Traditions vs science

Lakshmi Kothaneth

The eclipses in 2020 turned out to be yet another learning experience.

The missing of the sun or the moon even for a few seconds creates a variety of emotions even today so we can imagine what it would have been like thousands of years.

Take planting for example. Apparently seeds absorb more water during the full moon nights. And this is because more moisture is pulled to the surface of the soil during a new moon or full moon – apparently this results in the germination of the seed.

When it comes to solar and lunar eclipses the rules are a bit different. We are asked not to go out during the solar eclipse and not to eat during that period. During the lunar eclipse we are asked not to have food during that time. Yesterday although it was a full moon it was also a lunar eclipse and as always one group of my friends were urging me to enjoy the sight of the full Moon, Jupiter and Saturn (forming a triangle) and the other group was advising me not to look at the moon because it was going through the eclipse even if it was not visible in Oman.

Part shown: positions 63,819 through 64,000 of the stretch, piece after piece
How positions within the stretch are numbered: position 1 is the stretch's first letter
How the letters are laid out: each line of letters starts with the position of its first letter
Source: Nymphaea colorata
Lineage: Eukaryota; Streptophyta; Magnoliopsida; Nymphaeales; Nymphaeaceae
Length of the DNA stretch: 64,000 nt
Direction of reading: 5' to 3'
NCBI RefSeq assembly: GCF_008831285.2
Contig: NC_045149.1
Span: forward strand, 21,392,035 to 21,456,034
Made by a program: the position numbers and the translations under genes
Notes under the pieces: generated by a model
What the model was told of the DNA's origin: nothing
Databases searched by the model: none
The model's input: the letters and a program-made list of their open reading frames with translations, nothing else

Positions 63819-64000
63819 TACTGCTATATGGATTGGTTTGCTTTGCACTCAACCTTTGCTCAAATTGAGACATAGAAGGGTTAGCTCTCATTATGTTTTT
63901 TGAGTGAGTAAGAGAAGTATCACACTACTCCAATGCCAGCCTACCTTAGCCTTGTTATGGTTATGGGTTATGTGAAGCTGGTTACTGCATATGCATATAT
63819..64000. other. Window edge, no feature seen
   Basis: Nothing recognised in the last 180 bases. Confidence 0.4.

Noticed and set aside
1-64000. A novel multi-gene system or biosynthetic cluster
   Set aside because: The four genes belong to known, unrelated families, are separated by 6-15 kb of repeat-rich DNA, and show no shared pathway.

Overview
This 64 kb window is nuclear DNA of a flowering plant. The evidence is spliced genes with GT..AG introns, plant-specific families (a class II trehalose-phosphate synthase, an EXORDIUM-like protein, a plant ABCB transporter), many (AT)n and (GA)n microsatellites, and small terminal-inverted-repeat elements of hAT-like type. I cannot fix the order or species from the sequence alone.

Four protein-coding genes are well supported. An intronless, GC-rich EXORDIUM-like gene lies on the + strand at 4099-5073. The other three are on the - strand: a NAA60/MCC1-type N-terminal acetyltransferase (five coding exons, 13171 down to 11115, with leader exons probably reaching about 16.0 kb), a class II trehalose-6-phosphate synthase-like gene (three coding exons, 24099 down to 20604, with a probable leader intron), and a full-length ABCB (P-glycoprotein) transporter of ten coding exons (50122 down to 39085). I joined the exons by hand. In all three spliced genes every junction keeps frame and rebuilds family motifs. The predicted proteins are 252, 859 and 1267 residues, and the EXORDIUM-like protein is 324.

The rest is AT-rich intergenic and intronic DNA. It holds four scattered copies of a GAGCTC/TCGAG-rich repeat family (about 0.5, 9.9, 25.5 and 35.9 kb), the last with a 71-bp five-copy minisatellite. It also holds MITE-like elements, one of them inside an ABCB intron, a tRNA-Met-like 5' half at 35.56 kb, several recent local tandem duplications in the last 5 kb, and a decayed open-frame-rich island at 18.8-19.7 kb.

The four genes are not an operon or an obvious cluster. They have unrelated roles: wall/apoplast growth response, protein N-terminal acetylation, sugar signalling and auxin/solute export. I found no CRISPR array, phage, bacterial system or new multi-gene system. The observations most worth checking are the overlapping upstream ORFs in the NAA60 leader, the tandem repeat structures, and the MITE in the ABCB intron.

So did I lose an opportunity? Breaking from traditions is hard as well even though it is brushed aside as superstitions. It is interesting to explore why it is a challenging task to move ahead from traditions.

Could it be that we have a comfort in following traditions as it has been tested and practiced for generations or is it just easy to follow what has been established? Could it be that many have felt there is a truth to ancient knowledge?

My personal experience to go out and cover a solar eclipse must have been comical for my colleagues but standing on the hill surrounded with light was surreal.

I ended up seeing my first solar eclipses through the solar glasses on June 21, 2020. It was exciting but only gave a sigh of relief after reaching home. But it is one threshold crossed but does not mean I have closed the doors to traditions of solar eclipse.

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